What Do You Do If Your House Has Water Damage?

Discovering water damage in your home can be a daunting experience. Whether it’s from a burst pipe, flooding, or a leaky roof, the aftermath can feel overwhelming. However, with prompt action and the right approach, you can mitigate the damage, safeguard your property, and restore your peace of mind. Here’s a comprehensive guide on what to do if your house has water damage.

Safety First: Before diving into cleanup efforts, prioritize safety. Turn off the electricity in affected areas to prevent electrical hazards. If the water damage is extensive or if you suspect structural damage, it’s safest to evacuate until professionals can assess the situation.

Stop the Source of Water: Identifying and stopping the source of the water is crucial to prevent further damage. Whether it’s shutting off the main water valve in case of a burst pipe or placing a bucket under a leaky roof, taking immediate action can significantly reduce the extent of the damage.

Document the Damage: Before you start cleaning up, document the damage for insurance purposes. Take photos or videos of the affected areas and any damaged property. This documentation will be invaluable when filing your insurance claim.

Contact Your Insurance Company: Reach out to your insurance provider as soon as possible to report the water damage. They can guide you through the claims process and may recommend water/flood remediation companies. Understanding your coverage will help you navigate the restoration process more effectively.

Start The Water Removal Process: Removing standing water is critical to preventing further damage and mold growth. For small areas, you might manage with towels and mops. However, for extensive water damage, consider hiring professionals who have the necessary equipment, such as submersible pumps and industrial-strength vacuums, to remove the water efficiently.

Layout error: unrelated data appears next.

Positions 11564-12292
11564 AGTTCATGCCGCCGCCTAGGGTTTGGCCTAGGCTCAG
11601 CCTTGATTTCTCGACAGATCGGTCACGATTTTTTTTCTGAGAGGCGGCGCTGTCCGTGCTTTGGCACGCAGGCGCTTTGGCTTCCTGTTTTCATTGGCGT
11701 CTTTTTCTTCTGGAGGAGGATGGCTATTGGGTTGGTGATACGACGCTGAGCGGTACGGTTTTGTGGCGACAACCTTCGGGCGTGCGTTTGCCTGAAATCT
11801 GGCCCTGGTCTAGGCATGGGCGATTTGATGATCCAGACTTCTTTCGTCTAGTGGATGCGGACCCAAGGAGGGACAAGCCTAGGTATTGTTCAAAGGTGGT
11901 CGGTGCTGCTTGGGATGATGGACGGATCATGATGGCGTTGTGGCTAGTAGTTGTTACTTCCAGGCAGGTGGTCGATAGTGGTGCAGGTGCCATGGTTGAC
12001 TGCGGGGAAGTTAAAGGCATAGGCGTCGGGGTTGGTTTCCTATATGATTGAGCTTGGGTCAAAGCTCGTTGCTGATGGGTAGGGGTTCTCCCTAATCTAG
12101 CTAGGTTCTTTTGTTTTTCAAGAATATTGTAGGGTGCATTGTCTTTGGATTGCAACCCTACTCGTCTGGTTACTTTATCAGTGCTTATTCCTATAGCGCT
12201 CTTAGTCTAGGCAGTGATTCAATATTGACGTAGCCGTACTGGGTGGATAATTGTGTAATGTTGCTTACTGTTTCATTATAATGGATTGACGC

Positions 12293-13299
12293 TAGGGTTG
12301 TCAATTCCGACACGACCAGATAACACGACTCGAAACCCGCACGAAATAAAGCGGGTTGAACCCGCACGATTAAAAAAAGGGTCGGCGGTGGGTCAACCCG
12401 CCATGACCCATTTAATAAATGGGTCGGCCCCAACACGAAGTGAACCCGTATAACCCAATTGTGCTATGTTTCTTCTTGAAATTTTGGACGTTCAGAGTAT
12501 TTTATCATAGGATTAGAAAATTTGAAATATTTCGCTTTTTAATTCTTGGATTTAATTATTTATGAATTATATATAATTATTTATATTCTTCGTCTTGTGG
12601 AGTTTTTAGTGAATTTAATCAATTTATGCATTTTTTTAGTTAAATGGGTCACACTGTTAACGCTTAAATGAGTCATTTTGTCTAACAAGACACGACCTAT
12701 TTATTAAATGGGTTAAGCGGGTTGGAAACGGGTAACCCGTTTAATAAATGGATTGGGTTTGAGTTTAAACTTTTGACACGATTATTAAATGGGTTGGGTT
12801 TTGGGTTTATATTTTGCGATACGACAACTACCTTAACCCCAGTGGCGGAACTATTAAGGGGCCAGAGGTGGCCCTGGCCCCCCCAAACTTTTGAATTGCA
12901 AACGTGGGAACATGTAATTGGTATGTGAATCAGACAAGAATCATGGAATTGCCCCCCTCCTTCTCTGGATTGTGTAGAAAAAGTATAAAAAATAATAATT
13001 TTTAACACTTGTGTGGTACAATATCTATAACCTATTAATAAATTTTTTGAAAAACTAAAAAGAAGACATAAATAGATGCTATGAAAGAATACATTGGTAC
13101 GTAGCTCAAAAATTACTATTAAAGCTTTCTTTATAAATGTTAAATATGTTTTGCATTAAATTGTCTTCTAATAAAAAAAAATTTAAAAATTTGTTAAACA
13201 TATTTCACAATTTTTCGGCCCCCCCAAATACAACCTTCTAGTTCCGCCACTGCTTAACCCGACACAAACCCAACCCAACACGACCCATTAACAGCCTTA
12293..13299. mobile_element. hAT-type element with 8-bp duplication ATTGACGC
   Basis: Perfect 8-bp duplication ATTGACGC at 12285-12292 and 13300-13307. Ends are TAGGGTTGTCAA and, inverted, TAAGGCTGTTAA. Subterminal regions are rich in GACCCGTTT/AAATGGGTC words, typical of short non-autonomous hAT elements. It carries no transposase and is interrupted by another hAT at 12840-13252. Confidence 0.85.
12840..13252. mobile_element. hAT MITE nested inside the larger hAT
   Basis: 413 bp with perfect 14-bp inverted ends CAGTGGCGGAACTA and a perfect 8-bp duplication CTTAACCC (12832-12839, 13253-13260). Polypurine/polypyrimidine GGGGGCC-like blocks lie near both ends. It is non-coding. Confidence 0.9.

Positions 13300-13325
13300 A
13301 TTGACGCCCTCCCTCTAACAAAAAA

Dry Out the Affected Areas: Once the water has been removed, drying out the affected areas is paramount. Use fans, dehumidifiers, and open windows (weather permitting) to circulate air and reduce humidity. Professional water remediation services have commercial-grade equipment to expedite this process, ensuring thorough drying.

Clean and Disinfect: Water damage can introduce contaminants into your home, making cleaning and disinfecting a crucial step. Non-porous surfaces can be cleaned with water and detergent, then disinfected with a solution of 1 cup of bleach to 1 gallon of water. Be cautious with porous materials, such as carpets and upholstery, which may require professional cleaning or replacement.

Mold Prevention: Mold can develop within 24 to 48 hours of water exposure. To prevent mold growth, keep the area dry and well-ventilated. Remove and discard water-damaged materials that cannot be thoroughly dried, like carpet padding and insulation. Professional remediation services can also apply treatments to at-risk areas to inhibit mold growth.

Begin Repairs and Restoration: The extent of repairs will depend on the severity of the water damage. Some tasks may be DIY-friendly, such as painting and minor repairs. However, for significant damage, especially to the structure, electrical, and plumbing systems, it’s best to hire professionals. A reputable water/flood remediation company can handle everything from drying and cleaning to rebuilding affected areas.

Prevent Future Water Damage: After your home is restored, take steps to prevent future water damage. Regular maintenance of plumbing and HVAC systems, cleaning gutters and downspouts, installing water detection alarms, and inspecting the roof and foundation for potential leaks can go a long way in protecting your home.

Dealing with water damage in your home can be stressful, but taking systematic steps can help manage the situation effectively. Prioritizing safety, removing water, drying out affected areas, and contacting your insurance are initial steps toward recovery. Relying on professional water/flood remediation services ensures that your home is properly cleaned, dried, and restored to its pre-damage state. Taking proactive measures to prevent future water damage can safeguard your home and reduce the risk of facing such a challenging situation again. Remember, the key to successful water damage recovery is prompt action and informed decision-making.